Taking the filmmaker's famous maxim as a starting point, we launch this 8-film retrospective of Trinh T. Minh-ha, the pioneering anti-colonialist feminist filmmaker and theorist, in the spirit of deconstructing the documentary form. What do her digital and celluloid investigations do to dissolve the boundaries of one form and another?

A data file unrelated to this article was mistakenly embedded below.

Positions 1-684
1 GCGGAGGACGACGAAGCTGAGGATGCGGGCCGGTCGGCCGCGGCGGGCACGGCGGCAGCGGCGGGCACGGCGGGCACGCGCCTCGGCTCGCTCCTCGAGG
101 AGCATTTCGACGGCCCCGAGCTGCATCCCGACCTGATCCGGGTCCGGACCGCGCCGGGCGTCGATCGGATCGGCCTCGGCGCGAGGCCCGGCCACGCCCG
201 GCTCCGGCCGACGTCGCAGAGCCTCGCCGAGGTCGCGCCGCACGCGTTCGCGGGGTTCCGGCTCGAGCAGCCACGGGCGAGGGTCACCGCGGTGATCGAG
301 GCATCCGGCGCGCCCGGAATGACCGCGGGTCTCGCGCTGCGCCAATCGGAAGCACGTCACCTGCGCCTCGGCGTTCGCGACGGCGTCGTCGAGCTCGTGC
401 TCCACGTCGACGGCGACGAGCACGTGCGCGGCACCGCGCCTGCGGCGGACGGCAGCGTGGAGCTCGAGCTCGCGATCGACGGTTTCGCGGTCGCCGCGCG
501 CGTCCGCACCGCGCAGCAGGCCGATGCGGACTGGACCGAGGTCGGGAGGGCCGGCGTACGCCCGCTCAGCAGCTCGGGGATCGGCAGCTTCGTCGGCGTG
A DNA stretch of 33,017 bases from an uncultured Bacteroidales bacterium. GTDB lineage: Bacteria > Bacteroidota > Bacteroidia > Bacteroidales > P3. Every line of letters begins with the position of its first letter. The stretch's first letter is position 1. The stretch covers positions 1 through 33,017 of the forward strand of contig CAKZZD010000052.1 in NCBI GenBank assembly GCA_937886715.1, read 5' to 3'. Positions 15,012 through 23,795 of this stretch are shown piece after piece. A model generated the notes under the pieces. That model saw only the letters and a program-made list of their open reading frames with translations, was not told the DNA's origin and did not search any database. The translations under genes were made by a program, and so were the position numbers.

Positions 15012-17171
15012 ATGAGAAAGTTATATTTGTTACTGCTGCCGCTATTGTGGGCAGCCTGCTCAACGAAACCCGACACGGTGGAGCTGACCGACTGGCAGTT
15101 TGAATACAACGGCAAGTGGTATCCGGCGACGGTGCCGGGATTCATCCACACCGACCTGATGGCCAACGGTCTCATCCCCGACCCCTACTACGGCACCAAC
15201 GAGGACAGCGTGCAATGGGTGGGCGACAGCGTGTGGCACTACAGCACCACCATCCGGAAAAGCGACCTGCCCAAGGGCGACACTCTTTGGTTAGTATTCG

Vietnamese-American filmmaker Trinh famously said that she intends "not to speak about, just speak nearby." That is crucial in understanding the way her movies work—something you'll get a chance to do by digging into these eight dazzling experimental works. Even if some of these films have an ethnographic patina, as in Reassemblage (1982) or Naked Spaces (1985), both shot on the African continent and ostensibly observing the rhythms of daily life there, all are ultimately taking these as a starting point for parallel investigations. Trinh's is a truly liberated cinema. This feminist liberation extends not only from the subjects themselves, which are undoubtedly empowering and worthy of rapt attention, but courses through the very forms with which she is working. In doing so, Trinh has always been at the forefront of cinematic experimentation. In her cinema, there is an uncommonly free sense of play in the way each image and each edit comes together, as if any particular sound-image combination has never before been done—a symbiotic kind of formal liberation that takes flight from both those who appear in front of her camera and the artist behind it.
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